So, here’s my $575 million idea: Make school buildings nice. Make them cool, pleasant, and safe places for learning. If any single large investment is likely to improve test scores, I’d bet on this one, as research is beginning to pile up that all this makes measurable impacts on achievement. True, we don’t know how much of a difference all this would make, but that’s what makes it a moonshot, right?

And, it is critical to ask, what if learning fails to materialize? What will we be left with? The answer: We’ll all be stuck with a bunch of nice schools. Which is not bad at all.

To generalize, private foundations should adopt a “do some good” restriction on their pursuits. By all means, continue to make big bets on ideas that may prove transformational for students. But only do so if their inevitable failures will still improve the lives of students in material ways.

whathappens

‘Long-Term Projects’

Ann Stiltner is a high school special education teacher in Connecticut. She writes the blog from Room A212 (annstiltner.com/blog). Follow her on Twitter @fromrooma212:

Past educational reform has been criticized for “tossing money at the problem” and not showing any improvement in student achievement. Critics will use this history as evidence that money is not an effective way to improve education. They dismiss money as a “been there, done that” approach and they argue that this past experience supports their position against increased spending on education. Private foundations are sometimes the source of this money and share in some of this criticism as well.

However, I would argue that money is crucial to improving public education. We should not be too quick to reject money as a way to improve education. Let us look at the errors that have been made in the past when we have used private foundation money to improve education to highlight changes these foundations can make so their contributions are more impactful.

First, let me be clear. I am talking about money invested in U.S. public school education. Reform efforts in the past have included money from private foundations that involved support for charter schools, purchase of educational materials and technology from major companies, consultants and vouchers, etc. Money is what will help, but it needs to be given to our underfunded public schools to directly benefit all students.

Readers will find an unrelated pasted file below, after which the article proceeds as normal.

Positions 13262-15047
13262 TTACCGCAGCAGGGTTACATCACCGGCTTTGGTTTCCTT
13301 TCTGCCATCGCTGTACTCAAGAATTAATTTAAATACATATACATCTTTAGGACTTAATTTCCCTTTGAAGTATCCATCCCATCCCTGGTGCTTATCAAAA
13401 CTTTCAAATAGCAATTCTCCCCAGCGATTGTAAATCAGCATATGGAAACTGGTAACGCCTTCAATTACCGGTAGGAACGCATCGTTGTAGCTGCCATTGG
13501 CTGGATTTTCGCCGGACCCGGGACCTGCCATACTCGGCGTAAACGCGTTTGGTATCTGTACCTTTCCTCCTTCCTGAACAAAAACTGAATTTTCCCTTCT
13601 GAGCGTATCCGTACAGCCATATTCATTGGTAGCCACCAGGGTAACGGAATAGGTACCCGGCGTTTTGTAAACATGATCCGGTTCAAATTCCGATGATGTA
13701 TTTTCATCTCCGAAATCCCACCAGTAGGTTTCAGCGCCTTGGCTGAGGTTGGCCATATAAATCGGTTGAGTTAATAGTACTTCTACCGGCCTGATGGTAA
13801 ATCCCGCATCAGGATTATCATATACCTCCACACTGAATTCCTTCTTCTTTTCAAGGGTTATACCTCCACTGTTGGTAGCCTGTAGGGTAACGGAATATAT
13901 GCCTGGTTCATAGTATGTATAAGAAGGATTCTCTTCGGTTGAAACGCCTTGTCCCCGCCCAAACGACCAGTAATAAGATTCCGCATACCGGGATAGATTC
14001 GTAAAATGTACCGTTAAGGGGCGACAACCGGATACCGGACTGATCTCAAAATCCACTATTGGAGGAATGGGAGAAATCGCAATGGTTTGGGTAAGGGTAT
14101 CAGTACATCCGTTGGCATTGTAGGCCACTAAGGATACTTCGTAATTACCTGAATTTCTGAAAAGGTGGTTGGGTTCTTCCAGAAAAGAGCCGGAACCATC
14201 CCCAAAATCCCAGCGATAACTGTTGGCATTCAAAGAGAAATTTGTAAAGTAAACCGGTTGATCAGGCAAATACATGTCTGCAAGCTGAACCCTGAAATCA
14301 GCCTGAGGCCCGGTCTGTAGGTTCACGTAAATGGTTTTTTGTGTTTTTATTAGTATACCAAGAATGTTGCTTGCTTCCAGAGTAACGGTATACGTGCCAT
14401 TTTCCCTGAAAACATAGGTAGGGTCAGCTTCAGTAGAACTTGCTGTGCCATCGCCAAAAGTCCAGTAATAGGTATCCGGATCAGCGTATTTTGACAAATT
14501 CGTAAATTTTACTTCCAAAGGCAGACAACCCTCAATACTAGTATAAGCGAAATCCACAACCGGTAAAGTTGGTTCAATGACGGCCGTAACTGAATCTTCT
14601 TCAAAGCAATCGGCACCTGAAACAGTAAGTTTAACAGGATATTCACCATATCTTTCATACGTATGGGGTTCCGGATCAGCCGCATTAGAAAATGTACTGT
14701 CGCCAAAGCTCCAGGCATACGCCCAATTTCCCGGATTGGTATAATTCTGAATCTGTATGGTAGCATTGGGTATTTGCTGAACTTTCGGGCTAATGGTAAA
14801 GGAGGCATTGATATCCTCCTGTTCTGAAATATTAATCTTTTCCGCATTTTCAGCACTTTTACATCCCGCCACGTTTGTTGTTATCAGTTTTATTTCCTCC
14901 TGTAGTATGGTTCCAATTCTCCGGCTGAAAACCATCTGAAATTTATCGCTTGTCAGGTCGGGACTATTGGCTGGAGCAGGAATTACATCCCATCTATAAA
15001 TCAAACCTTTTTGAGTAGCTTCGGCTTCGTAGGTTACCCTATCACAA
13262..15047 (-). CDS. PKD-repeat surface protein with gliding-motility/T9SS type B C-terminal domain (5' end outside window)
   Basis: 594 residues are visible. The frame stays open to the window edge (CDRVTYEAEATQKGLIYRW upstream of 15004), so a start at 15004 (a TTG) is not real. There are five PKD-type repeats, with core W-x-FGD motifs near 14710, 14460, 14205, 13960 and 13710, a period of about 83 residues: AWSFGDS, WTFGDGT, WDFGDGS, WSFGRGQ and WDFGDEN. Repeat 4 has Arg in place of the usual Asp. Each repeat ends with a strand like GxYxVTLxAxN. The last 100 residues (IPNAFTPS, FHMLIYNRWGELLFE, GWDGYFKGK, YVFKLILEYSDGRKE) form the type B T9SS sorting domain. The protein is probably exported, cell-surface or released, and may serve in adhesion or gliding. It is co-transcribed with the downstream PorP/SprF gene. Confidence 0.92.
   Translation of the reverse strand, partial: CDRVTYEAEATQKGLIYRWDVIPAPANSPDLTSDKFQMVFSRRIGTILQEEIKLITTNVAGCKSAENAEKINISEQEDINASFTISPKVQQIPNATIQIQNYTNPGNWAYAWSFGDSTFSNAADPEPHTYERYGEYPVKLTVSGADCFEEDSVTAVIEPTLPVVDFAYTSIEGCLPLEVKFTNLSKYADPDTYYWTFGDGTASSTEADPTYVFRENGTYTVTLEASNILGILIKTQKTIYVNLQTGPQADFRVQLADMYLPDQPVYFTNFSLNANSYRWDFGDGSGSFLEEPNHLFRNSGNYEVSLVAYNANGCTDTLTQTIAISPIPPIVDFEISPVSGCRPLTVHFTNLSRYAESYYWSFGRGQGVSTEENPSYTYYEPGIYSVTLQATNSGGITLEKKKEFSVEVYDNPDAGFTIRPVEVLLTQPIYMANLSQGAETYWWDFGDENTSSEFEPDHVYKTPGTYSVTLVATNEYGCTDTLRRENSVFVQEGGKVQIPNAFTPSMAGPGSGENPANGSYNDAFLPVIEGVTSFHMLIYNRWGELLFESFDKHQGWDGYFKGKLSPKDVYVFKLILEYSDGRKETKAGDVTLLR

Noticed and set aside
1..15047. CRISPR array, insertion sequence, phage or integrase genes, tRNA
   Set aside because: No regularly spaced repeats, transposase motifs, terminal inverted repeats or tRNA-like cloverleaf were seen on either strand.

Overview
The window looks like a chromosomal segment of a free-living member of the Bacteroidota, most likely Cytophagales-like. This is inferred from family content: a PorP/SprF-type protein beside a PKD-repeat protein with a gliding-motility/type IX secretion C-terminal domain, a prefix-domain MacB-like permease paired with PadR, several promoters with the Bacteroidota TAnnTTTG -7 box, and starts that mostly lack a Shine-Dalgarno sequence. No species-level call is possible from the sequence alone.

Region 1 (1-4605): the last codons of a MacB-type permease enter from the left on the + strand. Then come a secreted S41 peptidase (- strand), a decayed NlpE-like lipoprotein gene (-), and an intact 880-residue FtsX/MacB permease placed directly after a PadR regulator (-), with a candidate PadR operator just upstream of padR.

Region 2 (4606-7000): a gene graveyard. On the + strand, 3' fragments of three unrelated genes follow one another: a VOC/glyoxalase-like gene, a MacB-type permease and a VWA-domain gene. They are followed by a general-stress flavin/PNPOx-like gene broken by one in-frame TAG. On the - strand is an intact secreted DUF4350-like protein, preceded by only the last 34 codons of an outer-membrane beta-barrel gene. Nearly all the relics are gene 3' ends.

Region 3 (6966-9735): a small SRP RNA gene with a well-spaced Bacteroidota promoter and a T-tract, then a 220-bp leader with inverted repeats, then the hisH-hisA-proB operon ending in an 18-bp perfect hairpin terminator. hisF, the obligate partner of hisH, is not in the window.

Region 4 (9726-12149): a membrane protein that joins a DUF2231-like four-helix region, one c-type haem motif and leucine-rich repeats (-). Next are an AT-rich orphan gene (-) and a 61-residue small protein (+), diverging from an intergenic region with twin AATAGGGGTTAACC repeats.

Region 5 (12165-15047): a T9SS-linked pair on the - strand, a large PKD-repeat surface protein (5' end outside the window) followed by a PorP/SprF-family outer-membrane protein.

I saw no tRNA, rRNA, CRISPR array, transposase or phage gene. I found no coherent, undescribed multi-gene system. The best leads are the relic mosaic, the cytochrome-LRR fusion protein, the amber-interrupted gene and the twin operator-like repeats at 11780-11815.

Criticism of this approach usually focuses on the idea that private foundation money is used inappropriately when given to public schools. I believe this is due to the ways this money has been used and restrictions or prescriptions on how the money has to be used. Here are some suggestions to make sure the investment from these private foundations is effective and leads to change and results.

One way to make sure foundation donations to public schools are effective is that the money and support needs to be part of a long-term commitment spread out over many years. The idea of a quick and easy fix to public education is not realistic and is one reason efforts in the past have failed. Once this support is gone, schools are left making the hard decisions of what needs and resources to drop.

If a private foundation wants to help, they should understand that their commitment needs to be in terms of decades not years. Grant programs have shown that when a grant ends, the interventions and supports are lost often before they have been given enough time to cause long-term success. Private foundations should want systemic, substantial change which requires a long time frame.